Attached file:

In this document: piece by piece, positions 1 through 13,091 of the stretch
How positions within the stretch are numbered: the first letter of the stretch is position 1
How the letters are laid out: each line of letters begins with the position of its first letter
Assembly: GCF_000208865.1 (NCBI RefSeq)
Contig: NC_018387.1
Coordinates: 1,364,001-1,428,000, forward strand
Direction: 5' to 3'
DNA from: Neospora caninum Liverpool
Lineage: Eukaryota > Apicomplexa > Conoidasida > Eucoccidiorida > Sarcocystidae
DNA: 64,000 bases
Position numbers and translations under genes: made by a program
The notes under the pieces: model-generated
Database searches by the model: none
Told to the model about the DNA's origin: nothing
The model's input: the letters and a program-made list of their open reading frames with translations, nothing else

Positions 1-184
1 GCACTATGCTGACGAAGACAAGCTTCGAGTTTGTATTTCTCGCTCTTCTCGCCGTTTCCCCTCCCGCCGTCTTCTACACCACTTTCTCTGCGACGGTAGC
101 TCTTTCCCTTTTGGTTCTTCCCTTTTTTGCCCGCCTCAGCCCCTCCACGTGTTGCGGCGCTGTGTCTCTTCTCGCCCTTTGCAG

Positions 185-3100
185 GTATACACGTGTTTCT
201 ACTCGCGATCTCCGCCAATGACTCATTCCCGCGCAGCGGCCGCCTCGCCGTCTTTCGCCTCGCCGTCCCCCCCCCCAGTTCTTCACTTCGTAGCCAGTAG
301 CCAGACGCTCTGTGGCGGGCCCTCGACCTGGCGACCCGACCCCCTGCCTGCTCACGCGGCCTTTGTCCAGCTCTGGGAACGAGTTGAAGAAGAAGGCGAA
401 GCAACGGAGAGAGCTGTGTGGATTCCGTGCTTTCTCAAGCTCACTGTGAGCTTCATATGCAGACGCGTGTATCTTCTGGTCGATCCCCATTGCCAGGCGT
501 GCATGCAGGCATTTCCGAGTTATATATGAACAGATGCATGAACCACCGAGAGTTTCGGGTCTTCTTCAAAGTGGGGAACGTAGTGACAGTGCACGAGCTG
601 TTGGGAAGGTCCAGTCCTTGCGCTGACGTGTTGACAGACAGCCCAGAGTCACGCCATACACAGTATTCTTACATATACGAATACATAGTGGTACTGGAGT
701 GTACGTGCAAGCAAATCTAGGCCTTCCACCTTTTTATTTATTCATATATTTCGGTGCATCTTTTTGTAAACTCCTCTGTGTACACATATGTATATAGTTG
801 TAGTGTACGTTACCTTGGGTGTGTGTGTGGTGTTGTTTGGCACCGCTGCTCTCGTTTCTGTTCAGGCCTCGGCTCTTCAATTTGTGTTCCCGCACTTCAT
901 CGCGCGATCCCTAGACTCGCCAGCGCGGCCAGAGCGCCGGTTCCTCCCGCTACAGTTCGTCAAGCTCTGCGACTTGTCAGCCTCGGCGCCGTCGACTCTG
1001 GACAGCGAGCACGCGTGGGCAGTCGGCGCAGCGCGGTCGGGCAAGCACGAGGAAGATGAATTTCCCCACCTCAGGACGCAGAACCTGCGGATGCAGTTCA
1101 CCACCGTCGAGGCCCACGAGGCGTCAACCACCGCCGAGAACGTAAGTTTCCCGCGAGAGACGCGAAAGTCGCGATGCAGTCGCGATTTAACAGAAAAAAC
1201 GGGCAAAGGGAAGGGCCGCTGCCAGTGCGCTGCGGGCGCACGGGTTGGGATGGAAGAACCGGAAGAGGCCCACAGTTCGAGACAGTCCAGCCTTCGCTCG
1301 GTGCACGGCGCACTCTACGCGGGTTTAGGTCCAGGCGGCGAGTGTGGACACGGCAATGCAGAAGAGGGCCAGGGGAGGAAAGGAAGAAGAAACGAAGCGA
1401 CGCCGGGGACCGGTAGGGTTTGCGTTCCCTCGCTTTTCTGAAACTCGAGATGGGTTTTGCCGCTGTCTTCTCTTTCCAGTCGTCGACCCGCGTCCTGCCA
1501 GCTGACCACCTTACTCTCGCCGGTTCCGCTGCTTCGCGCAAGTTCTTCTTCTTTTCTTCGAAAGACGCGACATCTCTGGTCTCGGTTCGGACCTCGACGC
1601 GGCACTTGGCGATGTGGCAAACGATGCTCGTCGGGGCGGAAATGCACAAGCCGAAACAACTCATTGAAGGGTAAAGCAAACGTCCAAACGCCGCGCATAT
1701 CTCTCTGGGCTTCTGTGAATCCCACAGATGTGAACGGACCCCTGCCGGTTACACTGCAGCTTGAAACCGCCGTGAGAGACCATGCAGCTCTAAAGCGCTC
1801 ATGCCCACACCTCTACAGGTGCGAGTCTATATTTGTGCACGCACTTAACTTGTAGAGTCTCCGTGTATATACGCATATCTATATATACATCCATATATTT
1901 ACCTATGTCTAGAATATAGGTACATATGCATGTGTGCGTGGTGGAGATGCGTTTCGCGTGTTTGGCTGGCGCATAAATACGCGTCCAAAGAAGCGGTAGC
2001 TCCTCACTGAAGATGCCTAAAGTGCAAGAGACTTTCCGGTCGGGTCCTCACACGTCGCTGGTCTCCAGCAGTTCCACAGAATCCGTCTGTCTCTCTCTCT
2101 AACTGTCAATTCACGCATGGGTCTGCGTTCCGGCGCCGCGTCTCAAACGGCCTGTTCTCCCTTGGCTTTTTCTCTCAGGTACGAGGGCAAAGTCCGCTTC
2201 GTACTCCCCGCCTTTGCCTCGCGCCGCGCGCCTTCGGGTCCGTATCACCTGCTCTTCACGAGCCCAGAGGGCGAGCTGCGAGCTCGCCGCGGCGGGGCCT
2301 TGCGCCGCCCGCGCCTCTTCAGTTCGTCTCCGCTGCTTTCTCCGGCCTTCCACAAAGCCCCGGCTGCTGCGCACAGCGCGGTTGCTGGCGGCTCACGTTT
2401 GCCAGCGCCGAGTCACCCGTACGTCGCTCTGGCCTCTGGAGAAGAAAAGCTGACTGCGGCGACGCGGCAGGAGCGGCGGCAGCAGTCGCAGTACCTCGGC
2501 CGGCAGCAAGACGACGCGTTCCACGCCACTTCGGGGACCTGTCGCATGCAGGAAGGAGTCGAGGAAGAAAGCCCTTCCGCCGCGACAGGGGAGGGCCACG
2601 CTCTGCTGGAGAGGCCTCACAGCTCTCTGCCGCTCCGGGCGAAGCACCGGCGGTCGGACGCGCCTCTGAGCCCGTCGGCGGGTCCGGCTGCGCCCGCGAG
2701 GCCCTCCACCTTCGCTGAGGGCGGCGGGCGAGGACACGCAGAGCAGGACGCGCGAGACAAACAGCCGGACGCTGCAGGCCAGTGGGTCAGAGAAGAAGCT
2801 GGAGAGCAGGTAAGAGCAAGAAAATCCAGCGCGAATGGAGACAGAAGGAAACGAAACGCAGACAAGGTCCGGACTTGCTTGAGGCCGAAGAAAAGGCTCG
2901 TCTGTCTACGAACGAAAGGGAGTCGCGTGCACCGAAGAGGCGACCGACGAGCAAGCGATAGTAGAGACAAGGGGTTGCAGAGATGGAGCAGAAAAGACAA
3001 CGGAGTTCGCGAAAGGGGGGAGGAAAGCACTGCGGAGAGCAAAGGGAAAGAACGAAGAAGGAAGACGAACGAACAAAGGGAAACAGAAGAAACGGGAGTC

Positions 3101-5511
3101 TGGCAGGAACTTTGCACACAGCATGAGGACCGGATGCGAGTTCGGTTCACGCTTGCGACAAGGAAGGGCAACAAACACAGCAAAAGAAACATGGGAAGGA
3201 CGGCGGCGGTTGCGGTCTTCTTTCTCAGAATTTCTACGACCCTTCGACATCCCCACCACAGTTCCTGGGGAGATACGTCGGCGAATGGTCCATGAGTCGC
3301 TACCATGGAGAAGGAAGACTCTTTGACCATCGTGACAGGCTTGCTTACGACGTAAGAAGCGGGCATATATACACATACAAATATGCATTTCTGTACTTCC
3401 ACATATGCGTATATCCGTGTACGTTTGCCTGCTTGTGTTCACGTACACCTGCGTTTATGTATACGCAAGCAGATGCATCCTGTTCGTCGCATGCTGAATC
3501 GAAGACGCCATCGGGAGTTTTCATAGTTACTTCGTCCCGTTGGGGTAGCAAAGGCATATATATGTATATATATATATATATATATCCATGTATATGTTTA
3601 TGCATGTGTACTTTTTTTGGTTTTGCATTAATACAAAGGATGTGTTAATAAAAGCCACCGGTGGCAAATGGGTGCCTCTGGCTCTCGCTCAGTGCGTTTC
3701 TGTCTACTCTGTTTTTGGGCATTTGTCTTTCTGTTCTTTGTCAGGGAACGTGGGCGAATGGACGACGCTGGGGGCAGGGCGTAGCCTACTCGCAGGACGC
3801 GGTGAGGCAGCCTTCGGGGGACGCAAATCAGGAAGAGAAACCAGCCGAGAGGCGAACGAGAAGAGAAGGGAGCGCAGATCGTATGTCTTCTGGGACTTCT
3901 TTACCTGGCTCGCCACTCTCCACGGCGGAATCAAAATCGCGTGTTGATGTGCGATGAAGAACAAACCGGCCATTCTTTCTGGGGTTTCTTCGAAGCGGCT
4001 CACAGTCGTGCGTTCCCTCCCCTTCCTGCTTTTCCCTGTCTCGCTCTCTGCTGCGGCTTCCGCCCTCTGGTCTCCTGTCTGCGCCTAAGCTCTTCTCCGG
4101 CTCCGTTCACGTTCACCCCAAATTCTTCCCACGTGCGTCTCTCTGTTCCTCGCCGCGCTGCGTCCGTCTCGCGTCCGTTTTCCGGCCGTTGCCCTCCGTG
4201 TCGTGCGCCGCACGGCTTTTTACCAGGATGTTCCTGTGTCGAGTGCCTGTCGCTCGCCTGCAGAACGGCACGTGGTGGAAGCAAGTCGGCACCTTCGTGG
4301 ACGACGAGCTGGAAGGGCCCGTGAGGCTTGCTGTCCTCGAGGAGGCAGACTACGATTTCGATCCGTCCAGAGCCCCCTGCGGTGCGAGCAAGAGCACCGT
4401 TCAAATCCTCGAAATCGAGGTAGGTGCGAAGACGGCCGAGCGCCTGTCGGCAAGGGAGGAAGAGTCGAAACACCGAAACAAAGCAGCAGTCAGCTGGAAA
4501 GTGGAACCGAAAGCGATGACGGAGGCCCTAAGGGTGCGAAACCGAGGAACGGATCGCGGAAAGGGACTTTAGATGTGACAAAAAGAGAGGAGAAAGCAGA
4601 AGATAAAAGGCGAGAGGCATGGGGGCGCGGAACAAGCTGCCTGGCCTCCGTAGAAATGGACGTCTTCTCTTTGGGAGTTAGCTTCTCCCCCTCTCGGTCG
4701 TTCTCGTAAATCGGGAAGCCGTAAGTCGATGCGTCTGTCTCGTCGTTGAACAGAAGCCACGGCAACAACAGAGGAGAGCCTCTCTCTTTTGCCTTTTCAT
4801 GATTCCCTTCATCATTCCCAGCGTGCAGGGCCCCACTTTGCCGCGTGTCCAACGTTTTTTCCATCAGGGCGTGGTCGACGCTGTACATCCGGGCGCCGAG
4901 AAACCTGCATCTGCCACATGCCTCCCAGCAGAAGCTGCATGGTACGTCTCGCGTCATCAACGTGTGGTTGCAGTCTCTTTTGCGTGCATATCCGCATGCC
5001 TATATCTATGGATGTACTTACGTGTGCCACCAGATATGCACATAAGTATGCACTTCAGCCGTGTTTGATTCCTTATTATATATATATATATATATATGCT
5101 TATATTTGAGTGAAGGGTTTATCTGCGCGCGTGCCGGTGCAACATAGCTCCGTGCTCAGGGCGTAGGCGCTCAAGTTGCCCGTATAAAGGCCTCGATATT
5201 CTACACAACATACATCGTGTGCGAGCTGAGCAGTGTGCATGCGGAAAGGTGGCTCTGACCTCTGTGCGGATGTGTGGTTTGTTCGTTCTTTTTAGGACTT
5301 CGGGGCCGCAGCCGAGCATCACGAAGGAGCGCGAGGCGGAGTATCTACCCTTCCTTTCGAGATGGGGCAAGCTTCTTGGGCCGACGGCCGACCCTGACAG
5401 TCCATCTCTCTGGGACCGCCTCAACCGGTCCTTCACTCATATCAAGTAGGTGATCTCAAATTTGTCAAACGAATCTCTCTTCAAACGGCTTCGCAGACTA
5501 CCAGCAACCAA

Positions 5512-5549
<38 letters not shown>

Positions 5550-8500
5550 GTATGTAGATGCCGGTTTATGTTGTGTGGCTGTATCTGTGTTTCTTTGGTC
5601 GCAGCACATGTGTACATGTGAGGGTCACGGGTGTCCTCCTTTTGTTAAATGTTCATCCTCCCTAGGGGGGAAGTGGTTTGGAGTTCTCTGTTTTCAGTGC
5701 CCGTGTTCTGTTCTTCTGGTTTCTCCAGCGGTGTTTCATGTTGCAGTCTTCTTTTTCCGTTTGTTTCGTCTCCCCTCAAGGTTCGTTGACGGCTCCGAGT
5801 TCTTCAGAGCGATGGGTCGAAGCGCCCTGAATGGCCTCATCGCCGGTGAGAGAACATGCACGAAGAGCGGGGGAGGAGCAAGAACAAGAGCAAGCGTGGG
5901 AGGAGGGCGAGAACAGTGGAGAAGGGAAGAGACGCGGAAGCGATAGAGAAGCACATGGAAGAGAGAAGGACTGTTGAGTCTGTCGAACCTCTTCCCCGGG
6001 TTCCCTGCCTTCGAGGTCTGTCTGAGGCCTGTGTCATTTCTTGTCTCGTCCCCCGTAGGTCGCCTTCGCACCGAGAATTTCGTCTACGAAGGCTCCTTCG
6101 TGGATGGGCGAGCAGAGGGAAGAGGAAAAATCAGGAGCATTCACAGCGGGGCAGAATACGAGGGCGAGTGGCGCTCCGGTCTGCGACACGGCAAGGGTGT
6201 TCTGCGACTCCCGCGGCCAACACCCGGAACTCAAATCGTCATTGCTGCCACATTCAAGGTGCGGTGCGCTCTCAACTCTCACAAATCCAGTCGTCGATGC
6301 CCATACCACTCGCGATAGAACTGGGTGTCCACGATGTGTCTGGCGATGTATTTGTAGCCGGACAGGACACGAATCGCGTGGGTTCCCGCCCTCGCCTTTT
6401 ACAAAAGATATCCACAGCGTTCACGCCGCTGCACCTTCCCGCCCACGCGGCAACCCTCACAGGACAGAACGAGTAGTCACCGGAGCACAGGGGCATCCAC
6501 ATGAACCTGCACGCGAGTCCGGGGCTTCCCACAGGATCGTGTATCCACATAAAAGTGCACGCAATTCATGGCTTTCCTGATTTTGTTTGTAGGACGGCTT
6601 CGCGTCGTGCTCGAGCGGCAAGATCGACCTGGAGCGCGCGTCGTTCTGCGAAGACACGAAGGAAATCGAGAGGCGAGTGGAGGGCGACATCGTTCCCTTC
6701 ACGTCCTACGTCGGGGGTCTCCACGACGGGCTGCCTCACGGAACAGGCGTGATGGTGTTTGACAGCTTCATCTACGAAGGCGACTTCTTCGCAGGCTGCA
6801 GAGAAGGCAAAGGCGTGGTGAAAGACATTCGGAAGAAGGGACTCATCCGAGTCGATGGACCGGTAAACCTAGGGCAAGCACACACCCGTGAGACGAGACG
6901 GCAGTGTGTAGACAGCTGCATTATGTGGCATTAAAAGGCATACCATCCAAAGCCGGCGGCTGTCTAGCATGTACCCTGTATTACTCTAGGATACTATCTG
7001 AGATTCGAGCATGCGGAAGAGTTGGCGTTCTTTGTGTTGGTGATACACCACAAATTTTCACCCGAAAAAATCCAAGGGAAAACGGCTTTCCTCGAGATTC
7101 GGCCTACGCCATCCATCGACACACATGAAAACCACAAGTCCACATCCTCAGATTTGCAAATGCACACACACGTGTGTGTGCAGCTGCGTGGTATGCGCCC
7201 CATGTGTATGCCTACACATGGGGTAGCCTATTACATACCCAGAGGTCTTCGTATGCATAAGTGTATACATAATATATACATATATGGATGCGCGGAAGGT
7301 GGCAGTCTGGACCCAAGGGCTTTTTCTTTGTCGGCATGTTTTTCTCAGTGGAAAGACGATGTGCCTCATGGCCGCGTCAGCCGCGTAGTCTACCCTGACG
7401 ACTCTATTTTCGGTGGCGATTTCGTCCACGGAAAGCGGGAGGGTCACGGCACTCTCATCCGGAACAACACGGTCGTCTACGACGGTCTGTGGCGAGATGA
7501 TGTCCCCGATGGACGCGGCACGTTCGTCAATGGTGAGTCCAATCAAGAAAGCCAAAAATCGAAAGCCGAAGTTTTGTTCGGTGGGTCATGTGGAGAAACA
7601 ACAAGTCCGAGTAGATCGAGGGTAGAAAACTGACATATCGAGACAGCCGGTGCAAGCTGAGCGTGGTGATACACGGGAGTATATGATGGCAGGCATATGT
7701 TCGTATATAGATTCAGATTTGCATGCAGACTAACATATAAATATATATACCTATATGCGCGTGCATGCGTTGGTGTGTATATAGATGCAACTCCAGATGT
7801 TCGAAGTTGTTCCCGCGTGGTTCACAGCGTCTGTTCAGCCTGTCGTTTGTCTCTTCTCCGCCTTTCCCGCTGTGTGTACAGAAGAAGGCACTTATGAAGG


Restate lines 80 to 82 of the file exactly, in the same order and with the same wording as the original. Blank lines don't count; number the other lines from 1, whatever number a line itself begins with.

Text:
5601 GCAGCACATGTGTACATGTGAGGGTCACGGGTGTCCTCCTTTTGTTAAATGTTCATCCTCCCTAGGGGGGAAGTGGTTTGGAGTTCTCTGTTTTCAGTGC
5701 CCGTGTTCTGTTCTTCTGGTTTCTCCAGCGGTGTTTCATGTTGCAGTCTTCTTTTTCCGTTTGTTTCGTCTCCCCTCAAGGTTCGTTGACGGCTCCGAGT
5801 TCTTCAGAGCGATGGGTCGAAGCGCCCTGAATGGCCTCATCGCCGGTGAGAGAACATGCACGAAGAGCGGGGGAGGAGCAAGAACAAGAGCAAGCGTGGG